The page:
When was the last time you found without looking?

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This post is about finding without looking, about harnessing chance into opportunity. And about the risk that by offloading our memories to our mobiles we may be left with a superficial information, which in turn will impact the breadth and depth of our thought processes and the knowledge in our lives and our society.

What was your week like? Who did you meet? Did you have coffee with someone? Would it be right to assume that most people you talked to this week are people you know – from work, clients, friends and family? And if you’re now thinking “no, that’s not true, I had a conversation with a new client, or a co-worker I haven’t met before” allow me another question – did you enter this conversation with an end in mind? An agenda?

What this is really about is this question: when was the last time you had a conversation with someone you don’t know without needing something from them, without that conversation having a purpose, trying to accomplish, sell, drive? Just a conversation. And no, I don’t mean the kind you have while waiting in line at the store or at the dentist’s office. This is about having a real conversation, one that lasts more than a few minutes, unplanned, with no purpose or end in mind.

Why is Serendipity important?

You might be familiar with the term “Serendipity”. But do you know that it is one of the ten words in the English language that is hardest to translate? For most languages, when you enter the word Serendipity into Google Translate, you will get back the same word.

Serendipity is about finding without looking. Or according to the Oxford Dictionary:

The occurrence and development of events by chance in a satisfactory or beneficial way

The key word here is Chance.

The risk of the Google Effect

Nicholas Carr writes about technology and culture and in his new book “The Glass Cage: Automation and Us” he reminds us that our brains are not like those of a computer. It is through are brains that we make the connections between what we know and feel. And, it is those connections which create personal knowledge. If we don’t make rich connections in our brains, we will not create knowledge. And these connections require that we pay attention and that we collect information and remember it. Carr refers to what is now called The Google Effect, defined as a “digital memory loss” or the tendency not to remember information, which can easily be found on the web through search engines. In a Kaspersky Lab report titled The Rise and Impact of Digital Amnesia this was referred to as the tendency to treat our mobile devices as a direct extension of our brains.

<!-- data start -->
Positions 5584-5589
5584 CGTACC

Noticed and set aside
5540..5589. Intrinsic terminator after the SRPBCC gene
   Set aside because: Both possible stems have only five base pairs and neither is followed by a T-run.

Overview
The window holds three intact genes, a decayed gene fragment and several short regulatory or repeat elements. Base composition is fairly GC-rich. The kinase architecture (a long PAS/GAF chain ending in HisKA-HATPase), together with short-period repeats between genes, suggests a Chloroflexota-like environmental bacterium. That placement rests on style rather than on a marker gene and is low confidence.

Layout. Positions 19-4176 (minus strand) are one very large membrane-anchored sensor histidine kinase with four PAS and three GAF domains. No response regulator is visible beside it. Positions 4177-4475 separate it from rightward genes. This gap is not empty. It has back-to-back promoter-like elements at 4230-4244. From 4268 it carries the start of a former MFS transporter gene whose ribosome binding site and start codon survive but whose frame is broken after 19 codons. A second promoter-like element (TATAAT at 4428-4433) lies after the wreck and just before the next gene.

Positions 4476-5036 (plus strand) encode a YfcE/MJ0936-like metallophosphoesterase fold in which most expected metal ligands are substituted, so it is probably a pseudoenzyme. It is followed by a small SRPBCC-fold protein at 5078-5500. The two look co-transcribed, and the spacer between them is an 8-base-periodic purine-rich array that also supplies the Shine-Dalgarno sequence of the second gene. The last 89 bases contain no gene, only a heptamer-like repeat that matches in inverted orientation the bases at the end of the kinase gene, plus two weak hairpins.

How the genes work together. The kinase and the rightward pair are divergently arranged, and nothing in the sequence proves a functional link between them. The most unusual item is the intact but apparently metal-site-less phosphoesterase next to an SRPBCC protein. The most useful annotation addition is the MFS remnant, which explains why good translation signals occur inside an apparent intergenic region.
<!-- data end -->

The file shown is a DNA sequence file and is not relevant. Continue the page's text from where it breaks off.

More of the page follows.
Almost all (91.2%) of those surveyed agreed that they use the Internet as an online extension of their brain. Almost half (44.0%) also admit that their smartphone serves as their memory–everything they need to recall and want to have easy access to is all on it.

Think about it. How many of us remember the phone numbers at the homes of our childhood friends, back from the days when we didn’t even have memory buttons on the phones? But do you remember the cellphone number for your children? Your spouse? Or do you leave that up to your cellphone to remember? …

The risk for us, as human beings, is that the combination between the Google Effect and the distractions of the multiple screens may lead to superficial handling of information, which in turn will impact the breadth and depth of our thought processes and the knowledge in our lives and our society. This is quite concerning if you understand that memory and thought are not separate processes, and that the more we remember the more material our brains have to work with, to enhance our thoughts and increase our creativity. So, if we replace our memories with our mobile devices, we might search for information but fail to remember it or learn from it. In order to form new knowledge and creative thought, we need that information to stay in our heads, to be learned and remembered and to be there for future processing. Regardless of how we came by that information, we need to make it part of us.

A University of Waterloo study identified two types of people relative to this issue. The first type are those, who when they need information go directly to their mobiles as a substitute for their brains, and search for that information. These are the people who are content with someone else simply telling them the answer. And the second type? These are the people who first try to figure it out, based on what they already know. They rely first on their brains, and will only go to the web when that information is not there.